§ 5. Major COLVILLE
asked the Secretary of State for Scotland if he is aware of the growing dissatisfaction amongst agriculturists in Scotland at the failure of the Government to take steps to assist that industry; and what action he proposes to take?
§ The SECRETARY of STATE for SCOTLAND (Mr. William Adamson)
No, Sir. Agriculturists in Scotland appreciate the steps which the Govern- 1047 ment has already taken to assist the industry, and realises that the Government must have reasonable time in which to deal with other disabilities under which various branches of the industry suffer.
§ Sir ARTHUR STEEL-MAITLAND
What are the steps to which the right hon. Member refers which Scottish agriculturists appreciate?
§ Mr. ADAMSON
I have on more than one occasion given a full list in answer to questions in this House.
§ Sir A. STEEL-MAITLAND
Will the right hon. Gentleman be kind enough to tell us, or else refer us to the answer in which the full list is given?
Is not the Lanarkshire experiment of giving a milk supply to children not directly helpful to the agricultural industry and will the Ministry do their very best to extend this as much as possible?
§ Mr. BOOTHBY
Arising out of the original reply, may I ask whether the right hon. Gentleman does not consider that 10 months is a pretty reasonable time to wait for some statement of agricultural policy; and when he will be in a position to make a general statement of the agricultural policy of the Government as it applies to Scotland?
§ Mr. ADAMSON
In reply to the hon. Member for East Aberdeen (Mr. Boothby), I might remind him of this, that 10 months is not as long a period of time as four and a-half years, and that he and his party, even at the end of four and a-half years, has to be stimulated in their efforts by Lord Beaverbrook and Lord Rothermere.
Commander Sir BOLTON EYRES MONSELL
Is not the right hon. Gentleman aware that nearly every two months the last Administration passed some Bill for the benefit of agriculture?
§ 7. Mr. DUNCAN MILLAR
asked the Secretary of State for Scotland whether the Departmental Committee on Agricultural Co-operation in Scotland have completed their inquiry, awl when their Report will be issued; and when the Report of the Department Agriculture for Scotland for the past year will be issued?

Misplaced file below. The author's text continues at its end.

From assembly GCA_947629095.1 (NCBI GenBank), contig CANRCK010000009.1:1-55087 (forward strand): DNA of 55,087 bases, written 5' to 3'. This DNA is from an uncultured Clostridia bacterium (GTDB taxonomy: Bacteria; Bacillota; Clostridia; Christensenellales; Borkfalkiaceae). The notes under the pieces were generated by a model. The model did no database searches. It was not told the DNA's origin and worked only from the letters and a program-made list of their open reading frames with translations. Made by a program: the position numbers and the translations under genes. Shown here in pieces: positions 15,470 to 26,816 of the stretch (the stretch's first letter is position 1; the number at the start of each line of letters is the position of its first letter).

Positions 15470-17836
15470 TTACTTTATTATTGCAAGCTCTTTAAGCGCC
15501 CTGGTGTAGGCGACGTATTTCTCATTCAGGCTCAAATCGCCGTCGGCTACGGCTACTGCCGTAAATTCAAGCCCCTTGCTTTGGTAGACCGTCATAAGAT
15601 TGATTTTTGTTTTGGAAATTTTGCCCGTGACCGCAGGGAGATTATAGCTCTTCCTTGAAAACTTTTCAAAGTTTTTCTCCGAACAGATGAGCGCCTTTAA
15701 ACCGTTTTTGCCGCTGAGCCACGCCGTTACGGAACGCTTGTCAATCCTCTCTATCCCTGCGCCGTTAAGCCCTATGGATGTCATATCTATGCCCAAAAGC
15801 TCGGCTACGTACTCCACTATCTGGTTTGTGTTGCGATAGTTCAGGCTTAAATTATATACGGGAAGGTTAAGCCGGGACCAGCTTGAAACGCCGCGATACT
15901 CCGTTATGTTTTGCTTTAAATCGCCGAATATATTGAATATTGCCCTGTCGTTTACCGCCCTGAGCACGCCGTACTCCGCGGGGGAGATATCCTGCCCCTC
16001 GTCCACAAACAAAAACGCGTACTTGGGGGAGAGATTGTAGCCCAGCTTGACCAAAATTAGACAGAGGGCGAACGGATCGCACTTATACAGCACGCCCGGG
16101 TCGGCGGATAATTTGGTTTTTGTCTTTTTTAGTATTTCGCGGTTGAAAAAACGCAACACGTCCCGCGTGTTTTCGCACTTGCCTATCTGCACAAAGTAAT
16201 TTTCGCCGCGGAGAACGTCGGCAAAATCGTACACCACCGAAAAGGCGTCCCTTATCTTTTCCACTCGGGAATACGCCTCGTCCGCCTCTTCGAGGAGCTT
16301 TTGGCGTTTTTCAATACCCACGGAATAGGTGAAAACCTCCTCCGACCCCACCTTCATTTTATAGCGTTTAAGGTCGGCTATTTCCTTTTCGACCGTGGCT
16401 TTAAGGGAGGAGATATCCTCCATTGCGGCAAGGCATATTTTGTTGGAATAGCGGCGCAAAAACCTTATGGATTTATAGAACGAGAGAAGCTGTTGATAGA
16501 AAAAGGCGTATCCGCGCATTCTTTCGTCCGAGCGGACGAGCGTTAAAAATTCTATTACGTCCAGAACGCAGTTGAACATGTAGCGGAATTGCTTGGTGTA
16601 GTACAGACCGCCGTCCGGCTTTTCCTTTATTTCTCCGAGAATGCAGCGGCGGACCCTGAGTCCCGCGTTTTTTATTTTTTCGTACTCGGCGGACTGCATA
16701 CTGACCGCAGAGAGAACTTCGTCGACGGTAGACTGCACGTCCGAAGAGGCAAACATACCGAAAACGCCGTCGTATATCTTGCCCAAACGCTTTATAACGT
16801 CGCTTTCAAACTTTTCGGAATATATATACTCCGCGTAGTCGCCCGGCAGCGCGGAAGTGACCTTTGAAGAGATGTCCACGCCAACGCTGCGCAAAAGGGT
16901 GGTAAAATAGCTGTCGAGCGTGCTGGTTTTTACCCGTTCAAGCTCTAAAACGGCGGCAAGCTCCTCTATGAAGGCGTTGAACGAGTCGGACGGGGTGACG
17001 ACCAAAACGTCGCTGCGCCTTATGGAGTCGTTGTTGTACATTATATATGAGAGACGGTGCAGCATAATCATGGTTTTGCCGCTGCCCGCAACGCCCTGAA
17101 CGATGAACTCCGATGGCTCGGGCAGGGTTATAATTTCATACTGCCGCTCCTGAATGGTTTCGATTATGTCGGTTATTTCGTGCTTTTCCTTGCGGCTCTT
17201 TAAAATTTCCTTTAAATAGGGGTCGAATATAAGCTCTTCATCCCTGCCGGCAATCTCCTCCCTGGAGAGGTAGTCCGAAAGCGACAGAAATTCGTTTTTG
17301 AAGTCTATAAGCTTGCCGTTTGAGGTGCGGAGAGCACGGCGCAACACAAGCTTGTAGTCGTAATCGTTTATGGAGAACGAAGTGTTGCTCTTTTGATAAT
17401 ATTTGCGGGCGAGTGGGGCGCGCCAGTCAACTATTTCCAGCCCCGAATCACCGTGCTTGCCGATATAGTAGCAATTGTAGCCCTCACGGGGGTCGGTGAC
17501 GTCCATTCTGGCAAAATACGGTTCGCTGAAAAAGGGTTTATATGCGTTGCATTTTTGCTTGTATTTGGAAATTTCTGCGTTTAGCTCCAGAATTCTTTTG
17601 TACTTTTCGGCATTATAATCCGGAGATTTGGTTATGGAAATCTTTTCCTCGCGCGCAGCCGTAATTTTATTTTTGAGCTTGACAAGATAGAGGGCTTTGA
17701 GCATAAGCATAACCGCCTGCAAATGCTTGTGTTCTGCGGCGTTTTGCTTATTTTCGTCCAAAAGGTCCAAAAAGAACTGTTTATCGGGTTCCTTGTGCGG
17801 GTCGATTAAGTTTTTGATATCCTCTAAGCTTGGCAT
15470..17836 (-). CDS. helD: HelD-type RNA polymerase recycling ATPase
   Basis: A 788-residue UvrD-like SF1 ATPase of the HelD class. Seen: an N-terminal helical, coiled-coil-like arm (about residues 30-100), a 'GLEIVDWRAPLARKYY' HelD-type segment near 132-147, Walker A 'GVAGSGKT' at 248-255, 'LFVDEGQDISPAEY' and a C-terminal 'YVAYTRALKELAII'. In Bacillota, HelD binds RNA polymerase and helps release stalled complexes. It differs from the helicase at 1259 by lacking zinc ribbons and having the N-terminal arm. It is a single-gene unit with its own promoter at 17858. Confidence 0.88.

§ Mr. W. ADAMSON
The Committee on Agricultural Co-operation have completed their inquiry and hope to submit their Report this week. The Report will be published without delay. As regards the second part of the hon. and learned Member's question, I hope that the Department's Report will be available within two or three weeks.
§ 8. Mr. MILLAR
asked the Secretary of State for Scotland the number of unemployed agricultural workers in Scotland and the number in the county of Fife, so far as the figures are ascertainable from Poor Law and other local records; and the number who have emigrated during the past 12 months or who have joined the Colours?
§ Mr. ADAMSON
As regards the first part of the question, I regret that the information desired is not available. According to statistics compiled by my right hon. Friend the President of the Board of Trade, the number of male agricultural workers who emigrated from Scotland in 1929 was 2,183. Particulars as to the number who joined the Colours are not available.
§ Mr. MILLAR
May I ask whether it is not possible to ascertain the number of unemployed agricultural workers who are in our towns at present from information which is easily obtainable, and whether the right hon. Gentleman will verify the statement made in regard to the number of those who have recently joined the Colours? Can the right hon. Gentleman not apply the proper quarter and get the information?
§ Mr. ADAMSON
From 350 to 400 men were registered at the Employment Exchanges in Scotland as unemployed agricultural workers, of whom 30 were in Fife. These figures cannot be regarded as giving any reliable guide to the extent of unemployment. The total recruitment for the Army, as finally approved by the Scottish Command, for the year ending 30th September, 1929, was 3,087 men. 1049 These were not necessarily all Scottish; and there is no reliable information as to how many of the men were engaged in the agricultural industry.
§ Mr. SKELTON
In view of the continued drain of rural population from Scotland, will the right hon. Gentleman seriously undertake a scheme of land settlement?
Has the right hon. Gentleman found that unemployment among agricultural workers has facilitated recruitment in the Army?